If the president fails to perform any of those important duties, he/she will be criticized harshly by the media and other top company officials. The damage that undoubtedly occurs to his/her psyche as a result of this criticism will have a significant negative impact on ability to effectively perform other important duties.
One to two years is simply too short a period for any president to build up the requisite knowledge, confidence and skill to be able to deal with these demanding jobs competently and efficiently. Generally speaking, before doing so, they would need to have at least three to four years of experience serving as a president.
If a president leaves office in five to six years, they must then start preparing for retirement around the time that they would actually begin to feel comfortable and confident in taking on major business challenges as a president.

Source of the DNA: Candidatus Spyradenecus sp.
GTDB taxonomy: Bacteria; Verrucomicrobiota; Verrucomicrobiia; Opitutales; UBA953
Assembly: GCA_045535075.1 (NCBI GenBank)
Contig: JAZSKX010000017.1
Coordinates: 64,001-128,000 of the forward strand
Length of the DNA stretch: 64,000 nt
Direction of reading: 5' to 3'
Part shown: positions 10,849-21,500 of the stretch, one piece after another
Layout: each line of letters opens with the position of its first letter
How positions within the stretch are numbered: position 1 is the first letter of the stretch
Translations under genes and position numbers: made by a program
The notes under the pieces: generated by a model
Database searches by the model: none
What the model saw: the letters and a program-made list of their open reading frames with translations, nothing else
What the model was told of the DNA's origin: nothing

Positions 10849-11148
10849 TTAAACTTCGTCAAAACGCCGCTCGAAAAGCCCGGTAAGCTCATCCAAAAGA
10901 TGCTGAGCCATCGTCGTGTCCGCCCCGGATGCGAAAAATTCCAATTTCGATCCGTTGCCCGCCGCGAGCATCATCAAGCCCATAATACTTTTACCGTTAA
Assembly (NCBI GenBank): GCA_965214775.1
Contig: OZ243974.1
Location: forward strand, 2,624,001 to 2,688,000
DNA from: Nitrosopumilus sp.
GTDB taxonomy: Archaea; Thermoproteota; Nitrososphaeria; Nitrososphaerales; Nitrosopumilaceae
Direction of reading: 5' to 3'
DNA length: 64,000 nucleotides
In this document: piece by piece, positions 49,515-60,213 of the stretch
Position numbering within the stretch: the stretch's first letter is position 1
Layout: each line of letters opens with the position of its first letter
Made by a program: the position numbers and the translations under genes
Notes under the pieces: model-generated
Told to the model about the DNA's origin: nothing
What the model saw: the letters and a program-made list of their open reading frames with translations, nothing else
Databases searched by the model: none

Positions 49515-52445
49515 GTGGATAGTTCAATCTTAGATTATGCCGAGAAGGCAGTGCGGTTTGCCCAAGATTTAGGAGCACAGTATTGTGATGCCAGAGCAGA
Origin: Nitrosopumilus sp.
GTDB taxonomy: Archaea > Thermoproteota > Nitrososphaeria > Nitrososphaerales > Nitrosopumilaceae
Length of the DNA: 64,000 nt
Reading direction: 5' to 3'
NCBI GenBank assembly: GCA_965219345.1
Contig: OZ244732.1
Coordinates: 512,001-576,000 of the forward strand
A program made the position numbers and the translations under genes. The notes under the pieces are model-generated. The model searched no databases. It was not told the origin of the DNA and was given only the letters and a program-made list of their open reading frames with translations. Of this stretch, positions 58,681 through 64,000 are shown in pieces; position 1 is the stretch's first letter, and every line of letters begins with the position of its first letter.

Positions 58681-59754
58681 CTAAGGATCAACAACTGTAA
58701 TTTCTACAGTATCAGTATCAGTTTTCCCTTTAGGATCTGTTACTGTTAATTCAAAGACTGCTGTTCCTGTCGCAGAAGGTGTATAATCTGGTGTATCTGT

In specific terms, it takes for a president about one to two years to successfully complete the establishment of an incoming management system, to prepare for a smooth business handover to their successor, or to facilitate a fast and efficient resolution of serious undisclosed problems, etc. by the time they retire.
Taking these duties into consideration, I do not think that a person with no experience in such a role has, during the average tenure of presidents of large Japanese companies of three to six years, time to tackle major long-term business challenges such as a massive overhaul of management philosophy and basic business strategies and determination of the direction that the company should take, while looking ahead 10-20 years.
It is all the more difficult for them to implement the management revitalization cycle, i.e. putting a new business strategy into practice, reviewing the results, rebuilding a more refined business strategy, putting it into practice, and repeating these actions over and over again.